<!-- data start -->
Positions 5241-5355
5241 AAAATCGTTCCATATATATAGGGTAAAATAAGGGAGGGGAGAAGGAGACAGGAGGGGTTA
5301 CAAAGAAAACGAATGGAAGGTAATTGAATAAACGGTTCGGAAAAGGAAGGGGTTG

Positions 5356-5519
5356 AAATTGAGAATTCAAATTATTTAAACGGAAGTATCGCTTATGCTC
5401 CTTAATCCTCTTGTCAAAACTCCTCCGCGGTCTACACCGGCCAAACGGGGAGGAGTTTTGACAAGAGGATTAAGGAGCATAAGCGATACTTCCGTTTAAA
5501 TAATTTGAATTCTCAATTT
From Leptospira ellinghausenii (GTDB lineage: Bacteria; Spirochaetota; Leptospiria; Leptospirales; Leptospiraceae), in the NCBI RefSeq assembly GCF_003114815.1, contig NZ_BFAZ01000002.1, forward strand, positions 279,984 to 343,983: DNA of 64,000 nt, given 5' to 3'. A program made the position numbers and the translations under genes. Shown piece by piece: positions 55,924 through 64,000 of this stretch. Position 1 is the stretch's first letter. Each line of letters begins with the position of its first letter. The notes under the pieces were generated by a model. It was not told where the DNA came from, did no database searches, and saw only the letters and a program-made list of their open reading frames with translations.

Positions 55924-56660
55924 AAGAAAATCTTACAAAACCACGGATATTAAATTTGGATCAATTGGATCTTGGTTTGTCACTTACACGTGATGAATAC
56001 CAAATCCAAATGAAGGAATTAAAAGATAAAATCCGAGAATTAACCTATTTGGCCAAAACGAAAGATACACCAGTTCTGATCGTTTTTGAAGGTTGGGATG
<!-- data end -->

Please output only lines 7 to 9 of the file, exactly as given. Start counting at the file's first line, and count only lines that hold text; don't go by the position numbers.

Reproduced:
5501 TAATTTGAATTCTCAATTT
From Leptospira ellinghausenii (GTDB lineage: Bacteria; Spirochaetota; Leptospiria; Leptospirales; Leptospiraceae), in the NCBI RefSeq assembly GCF_003114815.1, contig NZ_BFAZ01000002.1, forward strand, positions 279,984 to 343,983: DNA of 64,000 nt, given 5' to 3'. A program made the position numbers and the translations under genes. Shown piece by piece: positions 55,924 through 64,000 of this stretch. Position 1 is the stretch's first letter. Each line of letters begins with the position of its first letter. The notes under the pieces were generated by a model. It was not told where the DNA came from, did no database searches, and saw only the letters and a program-made list of their open reading frames with translations.

Positions 55924-56660